Poem By Caroline Elizabeth Sarah Norton
KNOW ye in ages past that tower
By human hands built strong and high?
Arch over arch, with magic power,
Rose proudly each successive hour,
To reach the happy sky.
It rose, till human pride was crushed--
Quick came the unexpected change;
A moment every tone was hushed,
And then again they freely gushed,
But sounded wild and strange.
Loud, quick, and clear, each voice was heard,
Calling for lime, and stone, and wood,
All uttered words--but not one word;
More than the carol of a bird,
Their fellows understood.
Is there no Babel but that one,
The storied tower of other days?--
Where, round the giant pile of stone,
Pausing they stood--their labour done,
To listen in amaze.
Fair springs the tower of hope and fame,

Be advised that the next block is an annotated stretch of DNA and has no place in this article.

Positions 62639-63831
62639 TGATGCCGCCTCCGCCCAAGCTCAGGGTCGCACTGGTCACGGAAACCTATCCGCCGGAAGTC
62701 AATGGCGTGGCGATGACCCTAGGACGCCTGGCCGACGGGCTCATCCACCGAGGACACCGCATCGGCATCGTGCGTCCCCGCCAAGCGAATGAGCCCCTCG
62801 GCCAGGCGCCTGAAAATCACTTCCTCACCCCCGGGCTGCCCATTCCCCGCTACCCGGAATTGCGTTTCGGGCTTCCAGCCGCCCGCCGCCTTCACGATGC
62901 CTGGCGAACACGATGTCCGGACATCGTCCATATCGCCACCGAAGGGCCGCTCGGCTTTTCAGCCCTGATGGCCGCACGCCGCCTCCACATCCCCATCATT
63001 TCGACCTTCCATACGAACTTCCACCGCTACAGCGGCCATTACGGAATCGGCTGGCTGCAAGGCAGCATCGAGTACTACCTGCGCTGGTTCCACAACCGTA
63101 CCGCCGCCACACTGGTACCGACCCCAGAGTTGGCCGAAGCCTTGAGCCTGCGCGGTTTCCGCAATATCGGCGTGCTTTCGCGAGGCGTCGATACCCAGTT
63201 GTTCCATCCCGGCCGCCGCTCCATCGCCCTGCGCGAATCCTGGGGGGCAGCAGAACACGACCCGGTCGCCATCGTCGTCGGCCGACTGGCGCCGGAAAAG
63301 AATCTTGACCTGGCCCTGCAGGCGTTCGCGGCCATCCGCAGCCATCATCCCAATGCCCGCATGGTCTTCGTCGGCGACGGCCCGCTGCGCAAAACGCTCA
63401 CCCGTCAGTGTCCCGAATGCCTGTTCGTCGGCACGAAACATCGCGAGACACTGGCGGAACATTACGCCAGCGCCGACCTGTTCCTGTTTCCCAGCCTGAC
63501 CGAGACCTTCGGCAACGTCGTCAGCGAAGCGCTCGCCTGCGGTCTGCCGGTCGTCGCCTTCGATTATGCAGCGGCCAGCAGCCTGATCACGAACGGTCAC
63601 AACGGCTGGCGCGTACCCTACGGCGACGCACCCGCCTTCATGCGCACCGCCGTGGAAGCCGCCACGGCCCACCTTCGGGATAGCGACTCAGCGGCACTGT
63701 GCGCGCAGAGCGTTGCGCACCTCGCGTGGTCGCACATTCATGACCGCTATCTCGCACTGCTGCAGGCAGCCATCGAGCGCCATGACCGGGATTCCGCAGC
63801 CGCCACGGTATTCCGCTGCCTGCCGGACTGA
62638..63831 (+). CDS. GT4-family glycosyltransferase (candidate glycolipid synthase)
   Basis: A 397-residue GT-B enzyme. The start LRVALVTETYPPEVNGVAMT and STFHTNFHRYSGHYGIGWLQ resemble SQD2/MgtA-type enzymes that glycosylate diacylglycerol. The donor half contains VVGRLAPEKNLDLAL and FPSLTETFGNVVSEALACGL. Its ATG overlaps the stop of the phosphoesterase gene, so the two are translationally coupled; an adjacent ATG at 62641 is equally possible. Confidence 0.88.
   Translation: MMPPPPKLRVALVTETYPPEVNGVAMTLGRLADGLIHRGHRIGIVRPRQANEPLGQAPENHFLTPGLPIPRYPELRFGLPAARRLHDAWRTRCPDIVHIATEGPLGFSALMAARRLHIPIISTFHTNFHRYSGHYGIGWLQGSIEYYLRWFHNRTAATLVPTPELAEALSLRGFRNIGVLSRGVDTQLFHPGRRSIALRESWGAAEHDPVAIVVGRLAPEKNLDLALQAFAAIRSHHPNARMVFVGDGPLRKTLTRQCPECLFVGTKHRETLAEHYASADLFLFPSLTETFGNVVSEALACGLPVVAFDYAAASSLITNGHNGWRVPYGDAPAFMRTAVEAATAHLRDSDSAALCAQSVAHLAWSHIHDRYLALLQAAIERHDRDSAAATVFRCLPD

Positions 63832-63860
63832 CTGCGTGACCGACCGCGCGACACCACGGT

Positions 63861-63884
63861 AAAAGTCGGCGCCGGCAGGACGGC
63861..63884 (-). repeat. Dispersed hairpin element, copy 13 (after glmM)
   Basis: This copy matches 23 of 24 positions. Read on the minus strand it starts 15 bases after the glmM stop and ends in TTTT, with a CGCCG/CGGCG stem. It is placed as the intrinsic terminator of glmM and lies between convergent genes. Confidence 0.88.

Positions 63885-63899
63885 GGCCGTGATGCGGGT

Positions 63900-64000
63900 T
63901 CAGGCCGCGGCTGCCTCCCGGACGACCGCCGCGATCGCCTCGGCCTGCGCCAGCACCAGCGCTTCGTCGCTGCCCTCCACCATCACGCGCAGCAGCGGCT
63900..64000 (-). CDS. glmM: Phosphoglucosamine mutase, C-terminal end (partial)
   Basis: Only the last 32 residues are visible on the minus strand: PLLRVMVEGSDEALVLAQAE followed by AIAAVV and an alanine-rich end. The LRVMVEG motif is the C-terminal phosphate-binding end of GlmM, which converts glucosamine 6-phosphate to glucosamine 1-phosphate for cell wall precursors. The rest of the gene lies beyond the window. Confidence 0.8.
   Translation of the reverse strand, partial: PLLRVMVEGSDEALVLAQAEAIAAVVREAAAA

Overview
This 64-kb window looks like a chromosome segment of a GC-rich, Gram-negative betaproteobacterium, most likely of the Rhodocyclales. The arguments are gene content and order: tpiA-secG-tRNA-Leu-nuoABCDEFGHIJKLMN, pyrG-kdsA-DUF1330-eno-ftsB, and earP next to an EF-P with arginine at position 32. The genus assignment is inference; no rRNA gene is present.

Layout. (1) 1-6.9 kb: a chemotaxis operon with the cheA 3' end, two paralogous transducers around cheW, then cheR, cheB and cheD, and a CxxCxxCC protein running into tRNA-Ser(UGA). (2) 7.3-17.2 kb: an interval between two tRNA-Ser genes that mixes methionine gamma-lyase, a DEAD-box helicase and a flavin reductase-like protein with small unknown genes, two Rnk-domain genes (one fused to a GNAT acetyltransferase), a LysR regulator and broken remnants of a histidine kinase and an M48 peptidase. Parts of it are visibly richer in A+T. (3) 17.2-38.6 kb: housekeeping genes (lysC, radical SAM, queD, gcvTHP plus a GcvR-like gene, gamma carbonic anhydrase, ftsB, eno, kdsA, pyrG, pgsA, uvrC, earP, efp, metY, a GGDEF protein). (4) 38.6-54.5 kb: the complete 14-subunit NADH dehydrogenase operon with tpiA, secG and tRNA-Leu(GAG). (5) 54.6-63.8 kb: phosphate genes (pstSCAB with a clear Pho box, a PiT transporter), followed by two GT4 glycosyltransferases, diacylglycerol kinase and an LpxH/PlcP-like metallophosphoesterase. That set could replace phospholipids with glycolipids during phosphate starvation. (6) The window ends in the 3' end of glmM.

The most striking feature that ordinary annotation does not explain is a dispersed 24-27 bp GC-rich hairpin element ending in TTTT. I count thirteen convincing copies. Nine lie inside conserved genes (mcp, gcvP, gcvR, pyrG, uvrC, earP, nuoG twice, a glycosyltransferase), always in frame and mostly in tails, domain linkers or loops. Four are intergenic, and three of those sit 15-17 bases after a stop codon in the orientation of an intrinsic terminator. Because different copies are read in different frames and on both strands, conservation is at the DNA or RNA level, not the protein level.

When all our life is fairy land;
Till, scarcely knowing what to blame,
Our fellows cease to feel the same--
We cease to understand.
Then, when they coldly smile to hear
The burning dreams of earlier days;
The rapid fall from hope to fear,
When eyes whose every glance was dear,
Seem changing as they gaze:
Then, when we feel 'twere vain to speak
Of fervent hopes--aspirings high--
Of thoughts for which all words are weak--
Of wild far dreams, wherein we seek
Knowledge of earth and sky:
Of communings with nature's God,
When impulse deep the soul hath moved--
Of tears which sink within the sod,
Where, mingling with the valley clod,
Lies something we have loved:
Then cometh ours;--and better theirs--
Of stranger tongues together brought,
Than that in which we all have shares,
A Babel in a world of cares--
Of feeling and of thought.